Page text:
Farm Table says:
This 35-minute webinar hosted in 2015 looks at risks relating to lamb survival using results from lamb autopsies.
Improving lamb survival is important to the industry and actions can be taken to improve lamb survival. Gordon touches on the main tasks to assist with lamb survival.
In more than 100 years, lamb survival rates have not changed – at least 10% singles and 30% twins dies.
Survival = lambs scanned less lambs weaned.
Gordon notes that the “Core” lamb losses that have been difficult to reduce our 10% for single lambs and 20% for twin lambs. Greater these percentages are what Gordon refers to as “More”. Getting back to the core should be the aim for farmers.
The “Core” problem risks include:
- Long birth times
- Gestational growth restriction
- Poor colostrum quality/milk yield.
These lead to low oxygen during gestation and during birth.
Whereas, the causes for “More” includes:
- Inadequate maternal nutrition (too many heavy single lambs and too many small twin lambs)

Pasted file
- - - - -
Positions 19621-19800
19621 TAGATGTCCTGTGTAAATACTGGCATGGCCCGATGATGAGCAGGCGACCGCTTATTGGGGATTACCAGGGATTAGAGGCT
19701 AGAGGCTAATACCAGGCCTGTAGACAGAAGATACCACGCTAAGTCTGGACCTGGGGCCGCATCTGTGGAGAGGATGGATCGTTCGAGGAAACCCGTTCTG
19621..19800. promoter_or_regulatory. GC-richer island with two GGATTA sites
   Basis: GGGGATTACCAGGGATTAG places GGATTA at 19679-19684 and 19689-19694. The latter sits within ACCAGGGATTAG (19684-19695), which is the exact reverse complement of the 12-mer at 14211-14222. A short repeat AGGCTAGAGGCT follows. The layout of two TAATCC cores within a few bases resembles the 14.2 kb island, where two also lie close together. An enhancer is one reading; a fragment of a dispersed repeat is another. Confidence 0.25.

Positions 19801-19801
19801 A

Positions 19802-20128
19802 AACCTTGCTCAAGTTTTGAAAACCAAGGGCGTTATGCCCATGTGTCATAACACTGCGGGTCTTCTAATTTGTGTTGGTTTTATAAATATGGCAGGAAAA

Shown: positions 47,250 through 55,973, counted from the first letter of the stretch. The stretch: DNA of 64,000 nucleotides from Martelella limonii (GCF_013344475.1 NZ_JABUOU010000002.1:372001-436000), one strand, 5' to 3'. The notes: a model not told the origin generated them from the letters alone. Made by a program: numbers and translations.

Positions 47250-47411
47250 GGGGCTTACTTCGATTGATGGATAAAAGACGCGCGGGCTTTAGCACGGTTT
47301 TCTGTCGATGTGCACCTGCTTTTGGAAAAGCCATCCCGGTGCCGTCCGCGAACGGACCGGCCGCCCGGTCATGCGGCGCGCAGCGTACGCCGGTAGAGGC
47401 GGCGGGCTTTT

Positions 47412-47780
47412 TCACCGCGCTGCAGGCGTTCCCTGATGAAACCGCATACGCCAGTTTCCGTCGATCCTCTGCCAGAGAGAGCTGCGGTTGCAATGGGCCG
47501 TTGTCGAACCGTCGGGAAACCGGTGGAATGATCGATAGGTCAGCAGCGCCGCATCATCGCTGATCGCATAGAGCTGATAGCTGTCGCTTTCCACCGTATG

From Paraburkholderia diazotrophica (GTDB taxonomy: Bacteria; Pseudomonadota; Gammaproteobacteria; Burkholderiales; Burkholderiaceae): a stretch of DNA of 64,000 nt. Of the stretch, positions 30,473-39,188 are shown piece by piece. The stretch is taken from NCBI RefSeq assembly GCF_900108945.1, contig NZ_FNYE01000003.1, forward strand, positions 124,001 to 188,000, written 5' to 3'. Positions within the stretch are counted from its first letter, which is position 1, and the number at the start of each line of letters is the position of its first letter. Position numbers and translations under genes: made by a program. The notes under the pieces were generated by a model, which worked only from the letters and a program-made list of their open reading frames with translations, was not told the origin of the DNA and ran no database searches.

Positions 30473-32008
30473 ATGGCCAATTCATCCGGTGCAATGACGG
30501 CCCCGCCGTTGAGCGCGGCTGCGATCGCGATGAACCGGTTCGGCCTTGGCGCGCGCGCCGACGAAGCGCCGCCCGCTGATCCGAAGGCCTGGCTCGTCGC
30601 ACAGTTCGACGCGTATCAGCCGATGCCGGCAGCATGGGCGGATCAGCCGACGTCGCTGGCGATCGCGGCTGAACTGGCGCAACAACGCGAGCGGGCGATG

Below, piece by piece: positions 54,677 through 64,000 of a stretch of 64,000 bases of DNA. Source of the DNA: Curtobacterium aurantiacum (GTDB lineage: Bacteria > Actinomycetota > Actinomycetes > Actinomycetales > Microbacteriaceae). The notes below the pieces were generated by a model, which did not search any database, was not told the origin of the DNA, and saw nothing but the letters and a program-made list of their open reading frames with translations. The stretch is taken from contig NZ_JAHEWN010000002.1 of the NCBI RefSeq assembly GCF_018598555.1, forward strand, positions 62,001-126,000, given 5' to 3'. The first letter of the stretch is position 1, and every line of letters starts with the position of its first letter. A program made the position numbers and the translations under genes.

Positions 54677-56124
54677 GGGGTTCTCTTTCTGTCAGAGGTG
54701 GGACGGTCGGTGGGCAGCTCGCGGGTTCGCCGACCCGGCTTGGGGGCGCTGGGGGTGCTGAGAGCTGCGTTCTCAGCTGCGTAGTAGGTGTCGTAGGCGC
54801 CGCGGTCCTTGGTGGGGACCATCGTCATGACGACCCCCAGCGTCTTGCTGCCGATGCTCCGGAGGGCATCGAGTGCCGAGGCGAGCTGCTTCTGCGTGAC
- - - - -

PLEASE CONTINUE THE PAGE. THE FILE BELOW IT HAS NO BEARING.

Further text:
- Impaired teat function.
These are within our control.
Other causes are abortions, inclement weather, and predation.
Gordon estimated that only 30% of ewes are pregnancy scanned, therefore very little will be known about lamb survival rates by these farmers that don’t scan.
The most common findings from lamb autopsies are:
- Dystocia and birth injury (48%)
- Starvation and mismothering (25%)
- Abortion and prematurity (10%)
- Predation (7%)
The risk of suffering a brain injury increase with slow birth times, light lambs and cold or hot weather.
Recommendations are given to improve lamb survival are:
- Improved ewe condition
- Pasture availability (no significant improvement above 1,400 kg DM/ha)
- Supplementary feeding to increase colostrum before and after lambing (lupins, barley, lucerne hay, maize)
- Mob size
- Paddock shelter